A mucocele is a salivary gland cyst, which contains mucous content. It usually arises from the minor salivary glands. The cyst forms due to the retention of mucus within the gland, because of the rupture of the gland or obstruction of the cyst.
It is most usually found on the lower lip, but also occurs frequently on the buccal mucosa (over the cheeks) or the floor of the mouth, where it is called a ranula. Ranulas occur mostly in young adults and even more commonly in late childhood.
Its prevalence is about 2.4 per 1000 people, making it no. 15 on the list of oral mucosal conditions. They are frequently seen in younger people, usually below 20 years.
There are several variants:
- Mucus extravasation cyst: this is the most common type of mucocele and is caused by salivary gland secretion spilling out of the gland into the surrounding tissue, forming a swelling which has no epithelial capsule but is surrounded by granulation tissue
- Mucus retention cyst is due to the duct of the gland becoming blocked, and therefore has an epithelial lining. These are found in older people, between 50 and 60 years
Based on its position, a mucocele may be classified as:
- Superficial mucocele: this is located right under the mucosal surface, and occur over the age of 30 years in most cases
- Classic mucocele: this is in the upper layer of the submucosa
- Deep mucocele: this is in the lower layer of the mucous membrane
A mucocele appears as a distinct painless swelling of the mucosa, which has a fluctuant feel indicating fluid contents. It is usually less than a centimetre across, though cases in which it was several centimeters in diameter have been reported.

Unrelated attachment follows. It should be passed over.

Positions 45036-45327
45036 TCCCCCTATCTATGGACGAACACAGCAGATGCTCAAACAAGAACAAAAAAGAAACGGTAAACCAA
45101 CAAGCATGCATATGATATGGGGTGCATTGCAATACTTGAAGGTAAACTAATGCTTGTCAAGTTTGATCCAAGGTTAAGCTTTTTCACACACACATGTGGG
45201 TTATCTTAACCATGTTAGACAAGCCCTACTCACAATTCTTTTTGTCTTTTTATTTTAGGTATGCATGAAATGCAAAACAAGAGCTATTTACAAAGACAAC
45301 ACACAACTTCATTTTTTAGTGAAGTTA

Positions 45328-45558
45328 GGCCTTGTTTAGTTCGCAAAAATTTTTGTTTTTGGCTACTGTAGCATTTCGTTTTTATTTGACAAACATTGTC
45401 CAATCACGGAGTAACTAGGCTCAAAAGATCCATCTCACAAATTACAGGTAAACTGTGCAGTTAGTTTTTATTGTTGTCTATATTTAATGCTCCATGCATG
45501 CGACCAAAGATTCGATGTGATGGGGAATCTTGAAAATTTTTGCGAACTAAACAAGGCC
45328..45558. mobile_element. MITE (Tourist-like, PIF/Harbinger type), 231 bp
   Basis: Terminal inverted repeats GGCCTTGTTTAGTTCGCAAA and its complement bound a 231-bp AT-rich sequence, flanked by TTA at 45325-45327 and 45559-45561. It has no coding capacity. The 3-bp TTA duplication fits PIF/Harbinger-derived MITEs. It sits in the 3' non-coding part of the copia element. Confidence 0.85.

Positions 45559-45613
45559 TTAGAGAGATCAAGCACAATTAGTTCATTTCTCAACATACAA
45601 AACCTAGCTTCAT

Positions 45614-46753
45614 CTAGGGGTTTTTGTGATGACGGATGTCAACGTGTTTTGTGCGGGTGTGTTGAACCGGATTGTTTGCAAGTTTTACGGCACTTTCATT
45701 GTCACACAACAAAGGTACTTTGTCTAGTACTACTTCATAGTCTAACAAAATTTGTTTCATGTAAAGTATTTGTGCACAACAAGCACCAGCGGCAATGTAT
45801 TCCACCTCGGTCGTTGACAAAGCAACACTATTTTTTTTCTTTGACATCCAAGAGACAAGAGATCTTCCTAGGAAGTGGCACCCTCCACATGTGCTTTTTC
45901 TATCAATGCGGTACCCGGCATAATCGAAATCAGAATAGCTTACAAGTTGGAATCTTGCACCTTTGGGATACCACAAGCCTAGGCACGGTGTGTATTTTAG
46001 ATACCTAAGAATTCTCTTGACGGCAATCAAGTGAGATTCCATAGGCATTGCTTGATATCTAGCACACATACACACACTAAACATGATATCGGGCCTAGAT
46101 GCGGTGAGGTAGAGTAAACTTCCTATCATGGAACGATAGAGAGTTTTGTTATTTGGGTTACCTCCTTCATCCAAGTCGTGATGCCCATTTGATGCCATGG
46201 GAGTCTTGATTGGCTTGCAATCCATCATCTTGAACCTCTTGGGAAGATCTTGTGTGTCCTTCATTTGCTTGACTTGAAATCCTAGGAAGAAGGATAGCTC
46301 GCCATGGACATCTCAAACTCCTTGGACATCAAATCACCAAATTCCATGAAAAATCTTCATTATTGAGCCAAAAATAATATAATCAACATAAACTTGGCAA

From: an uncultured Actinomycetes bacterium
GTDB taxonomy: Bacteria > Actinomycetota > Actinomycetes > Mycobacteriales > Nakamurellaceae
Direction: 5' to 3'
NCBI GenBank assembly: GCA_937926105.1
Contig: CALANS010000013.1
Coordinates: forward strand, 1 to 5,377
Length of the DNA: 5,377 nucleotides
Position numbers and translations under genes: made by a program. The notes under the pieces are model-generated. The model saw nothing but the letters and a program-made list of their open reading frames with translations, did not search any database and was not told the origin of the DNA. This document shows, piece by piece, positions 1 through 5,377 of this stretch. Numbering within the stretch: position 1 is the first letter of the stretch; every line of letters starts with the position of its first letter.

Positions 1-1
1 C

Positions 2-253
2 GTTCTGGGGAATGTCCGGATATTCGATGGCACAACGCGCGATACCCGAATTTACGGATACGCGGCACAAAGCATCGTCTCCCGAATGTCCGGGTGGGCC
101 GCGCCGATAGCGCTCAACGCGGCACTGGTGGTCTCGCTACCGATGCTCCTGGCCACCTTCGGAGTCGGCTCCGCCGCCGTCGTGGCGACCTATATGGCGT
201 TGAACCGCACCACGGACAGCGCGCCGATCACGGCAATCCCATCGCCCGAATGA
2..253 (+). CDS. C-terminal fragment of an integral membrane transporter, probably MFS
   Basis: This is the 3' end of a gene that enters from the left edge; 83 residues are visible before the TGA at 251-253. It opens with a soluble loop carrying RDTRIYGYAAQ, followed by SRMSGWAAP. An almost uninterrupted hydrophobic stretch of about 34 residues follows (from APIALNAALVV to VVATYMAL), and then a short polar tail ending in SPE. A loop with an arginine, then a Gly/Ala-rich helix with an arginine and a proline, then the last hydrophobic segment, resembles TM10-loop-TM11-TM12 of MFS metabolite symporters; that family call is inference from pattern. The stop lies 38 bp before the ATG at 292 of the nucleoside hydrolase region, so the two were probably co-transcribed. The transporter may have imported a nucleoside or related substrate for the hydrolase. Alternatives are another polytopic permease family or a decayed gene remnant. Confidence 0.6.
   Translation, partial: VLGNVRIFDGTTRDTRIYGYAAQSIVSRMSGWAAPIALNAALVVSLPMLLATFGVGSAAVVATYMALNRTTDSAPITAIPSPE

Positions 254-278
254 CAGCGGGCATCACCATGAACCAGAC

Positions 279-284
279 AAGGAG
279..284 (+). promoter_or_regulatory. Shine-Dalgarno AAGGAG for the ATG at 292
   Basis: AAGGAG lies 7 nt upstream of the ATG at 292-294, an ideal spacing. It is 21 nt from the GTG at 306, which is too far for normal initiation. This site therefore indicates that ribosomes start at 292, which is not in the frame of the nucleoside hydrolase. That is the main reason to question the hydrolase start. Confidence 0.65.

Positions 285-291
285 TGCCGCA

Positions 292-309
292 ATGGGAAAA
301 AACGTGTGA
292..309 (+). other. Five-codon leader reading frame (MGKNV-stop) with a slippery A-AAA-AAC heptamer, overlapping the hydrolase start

They appear bluish and have a translucent appearance, especially when superficial. Deep mucoceles resemble mucosal bumps and sometimes are bright red because of bleeding into the cyst. Sometimes the occurrence is preceded by recent or past trauma, or even simple biting.
Diagnosis and management
The appearance and location of the mucocele are quite characteristic, especially in the case of superficial variants. Further imaging by X-rays or ultrasound evaluation may be required depending on the suspected etiology. The fluid content makes it easy to visualize the cyst by ultrasound. Similar appearances sometimes occur with lymphangiomas or hemangiomas. Lipomas, and soft tissue abscesses, should also be ruled out.
Fine needle aspiration cytology is required to do a cell analysis as well as chemical assay. However, CT and MRI are reserved for cases when the origin or extent of the lesion is uncertain.
Surgical removal is done by excising the whole accessory salivary glands. However, large cysts are best marsupialized, or unroofed, and left open to the oral cavity, to prevent the risk of nerve injury by deep dissection or creating a deep crater. Complete excision involves removal of the accessory gland ducts and glands which could otherwise cause recurrence. In addition to surgery, laser, cryosurgery, and electrocauterization have been explored to remove mucoceles.